The NRA is facing a new legal challenger: the advertising firm it’s worked with for 30 years. On Thursday morning, Ackerman McQueen—which has been handling public relations and advertising for the gun rights group for over three decades—filed a $50 million counterclaim against the NRA in Virginia Circuit Court.
In this legal fight, the NRA took the first shot. Last month, the group sued Ackerman McQueen demanding documents related to its work for the NRA. Ackerman McQueen runs the often-controversial NRATV programming, as well as other public relations work. The NRA claimed that the firm wouldn’t open its books and insinuated it had engaged in problematic business practices. Yesterday, the NRA filed a second lawsuit against Ackerman McQueen—first reported by The Daily Beast—alleging that the firm leaked confidential information to reporters and tried to organize a coup against the association’s CEO.
Now, Ackerman McQueen is taking its turn. In the counterclaim, the firm alleges that it has already given the NRA sufficient access to financial information regarding its work, including by sharing recent data analytics for NRATV and letting auditors spend nine days going through its books in February. “AMc [Ackerman McQueen] has complied with every authorized demand for examination of its documents,” the suit reads.
In a statement, an attorney for the NRA said the lawsuit was “without merit” and a “misguided attempt to deflect attention from Ackerman McQueen’s numerous failures to comply with its obligations.”
“Ackerman’s claims against the NRA emerged after, and only after, the NRA sought to compel the agency to provide documents and billing records relating to its services,” the attorney, William A. Brewer III, said.
He added, “The NRA makes no apologies for holding Ackerman McQueen and all its vendors to a high standard—in the interest of its mission and the members it serves. The NRA remains undeterred in its efforts to follow best practices and hold vendors accountable: no exceptions.”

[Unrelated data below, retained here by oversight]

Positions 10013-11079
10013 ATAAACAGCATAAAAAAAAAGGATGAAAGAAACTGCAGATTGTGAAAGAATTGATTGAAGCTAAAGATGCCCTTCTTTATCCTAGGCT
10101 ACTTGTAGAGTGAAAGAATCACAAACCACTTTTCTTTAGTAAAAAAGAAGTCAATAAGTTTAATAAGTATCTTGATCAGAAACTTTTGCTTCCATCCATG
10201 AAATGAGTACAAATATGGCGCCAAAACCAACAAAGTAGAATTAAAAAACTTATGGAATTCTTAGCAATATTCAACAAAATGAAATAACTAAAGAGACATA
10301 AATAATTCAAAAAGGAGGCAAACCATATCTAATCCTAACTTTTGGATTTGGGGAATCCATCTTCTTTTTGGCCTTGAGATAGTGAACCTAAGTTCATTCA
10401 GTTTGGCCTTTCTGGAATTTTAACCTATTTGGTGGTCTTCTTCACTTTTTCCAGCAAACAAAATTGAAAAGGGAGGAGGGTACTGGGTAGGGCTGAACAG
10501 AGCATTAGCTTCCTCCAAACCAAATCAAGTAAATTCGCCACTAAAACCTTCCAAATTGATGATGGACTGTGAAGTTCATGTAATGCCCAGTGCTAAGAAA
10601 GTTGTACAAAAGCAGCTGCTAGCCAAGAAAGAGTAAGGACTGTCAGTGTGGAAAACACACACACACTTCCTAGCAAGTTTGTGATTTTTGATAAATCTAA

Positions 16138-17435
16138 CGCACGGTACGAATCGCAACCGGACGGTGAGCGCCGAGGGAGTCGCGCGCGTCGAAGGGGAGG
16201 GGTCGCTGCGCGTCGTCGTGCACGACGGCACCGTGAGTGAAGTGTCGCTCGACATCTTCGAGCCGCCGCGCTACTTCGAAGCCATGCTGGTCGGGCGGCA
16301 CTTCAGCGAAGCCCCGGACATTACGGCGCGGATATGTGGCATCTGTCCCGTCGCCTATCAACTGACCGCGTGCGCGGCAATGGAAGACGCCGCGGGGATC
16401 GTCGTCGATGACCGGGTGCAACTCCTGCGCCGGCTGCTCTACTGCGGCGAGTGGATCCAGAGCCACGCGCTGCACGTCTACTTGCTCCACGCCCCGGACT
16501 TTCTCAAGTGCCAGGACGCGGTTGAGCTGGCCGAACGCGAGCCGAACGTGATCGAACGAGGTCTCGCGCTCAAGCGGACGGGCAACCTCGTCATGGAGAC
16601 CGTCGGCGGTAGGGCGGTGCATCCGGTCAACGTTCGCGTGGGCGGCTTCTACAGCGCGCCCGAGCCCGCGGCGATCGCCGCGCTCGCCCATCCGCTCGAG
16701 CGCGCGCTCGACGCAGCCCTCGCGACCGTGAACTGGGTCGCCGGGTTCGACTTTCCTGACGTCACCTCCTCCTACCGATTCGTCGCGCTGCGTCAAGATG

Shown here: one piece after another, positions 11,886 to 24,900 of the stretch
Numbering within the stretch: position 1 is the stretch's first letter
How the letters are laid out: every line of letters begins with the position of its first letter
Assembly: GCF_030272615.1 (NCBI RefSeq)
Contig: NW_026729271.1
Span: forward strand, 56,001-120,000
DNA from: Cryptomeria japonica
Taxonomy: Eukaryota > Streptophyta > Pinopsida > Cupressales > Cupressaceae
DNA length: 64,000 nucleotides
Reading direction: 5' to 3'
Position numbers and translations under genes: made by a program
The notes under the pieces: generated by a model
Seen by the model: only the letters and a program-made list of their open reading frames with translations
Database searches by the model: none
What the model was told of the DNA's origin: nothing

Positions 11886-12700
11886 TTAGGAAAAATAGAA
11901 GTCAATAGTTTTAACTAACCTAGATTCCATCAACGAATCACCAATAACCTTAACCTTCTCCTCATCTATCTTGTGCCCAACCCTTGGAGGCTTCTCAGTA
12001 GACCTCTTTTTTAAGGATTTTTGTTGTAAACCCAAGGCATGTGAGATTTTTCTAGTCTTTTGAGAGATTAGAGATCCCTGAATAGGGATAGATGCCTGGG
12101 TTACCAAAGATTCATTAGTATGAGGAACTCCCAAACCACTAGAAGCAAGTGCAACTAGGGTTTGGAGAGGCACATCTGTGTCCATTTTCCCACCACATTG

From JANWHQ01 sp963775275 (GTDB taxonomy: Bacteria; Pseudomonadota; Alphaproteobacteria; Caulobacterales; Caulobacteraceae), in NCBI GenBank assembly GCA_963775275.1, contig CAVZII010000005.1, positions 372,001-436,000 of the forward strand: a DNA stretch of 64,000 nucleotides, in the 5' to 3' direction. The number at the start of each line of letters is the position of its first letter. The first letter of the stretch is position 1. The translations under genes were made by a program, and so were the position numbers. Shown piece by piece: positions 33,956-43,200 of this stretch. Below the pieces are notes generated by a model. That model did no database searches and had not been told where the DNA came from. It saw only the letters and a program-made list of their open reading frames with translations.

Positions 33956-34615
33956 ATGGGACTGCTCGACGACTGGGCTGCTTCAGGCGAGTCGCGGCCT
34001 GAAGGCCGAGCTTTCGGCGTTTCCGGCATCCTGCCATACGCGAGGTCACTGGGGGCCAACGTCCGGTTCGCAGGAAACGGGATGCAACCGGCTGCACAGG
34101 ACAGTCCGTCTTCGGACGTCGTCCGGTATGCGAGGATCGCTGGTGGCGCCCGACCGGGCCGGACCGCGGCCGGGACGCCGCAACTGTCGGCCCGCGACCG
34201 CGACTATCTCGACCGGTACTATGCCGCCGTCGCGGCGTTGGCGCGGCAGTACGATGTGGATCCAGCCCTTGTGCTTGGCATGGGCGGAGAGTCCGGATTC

Ackerman McQueen’s counterclaim blames the NRA for a coup against Oliver North.
It says the NRA’s outside counsel, Bill Brewer, “provided misleading information to the New York Times” about North’s work for the firm. “The article misrepresented the facts and disparaged AMc, reads the lawsuit, noting that the story quoted Brewer and alleging that he misled the paper to hurt the firm’s relationship with the NRA.
The firm also alleges that the NRA’s legal actions against it are just an excuse to terminate their contract for cause—and get out of paying “a very substantial amount of money in the form of severance and cancellation fees....”
The end of that sentence is redacted, as is much of the claim, purportedly because it discusses confidential information.
The litigation also says the NRA abused the legal system by going after North just before the gun group’s annual meeting—an effort to damage his reputation and distract NRA members from other problems.
It notes that days before the meeting, the NRA updated its first lawsuit against the firm with information about North’s work for the firm on NRATV. At the meeting, the complaint notes, a public fight broke out between North and LaPierre.
“AMc was dragged into the dispute based on the NRA’s public disclosure of the North-AMc Contract,” the suit says.
The NRA’s decision to update its first lawsuit with new information about North “was highly effective in turning the spotlight away from the NRA’s troubles and setting up Lt. Col. North and AMc to be the scapegoat in the national news,” the complaint alleges.
The new suit concludes by arguing that the NRA’s lawsuits against the firm were part of an effort to damage the firm’s reputation and hand over its NRA work to Brewer—without having to pay a required severance payment.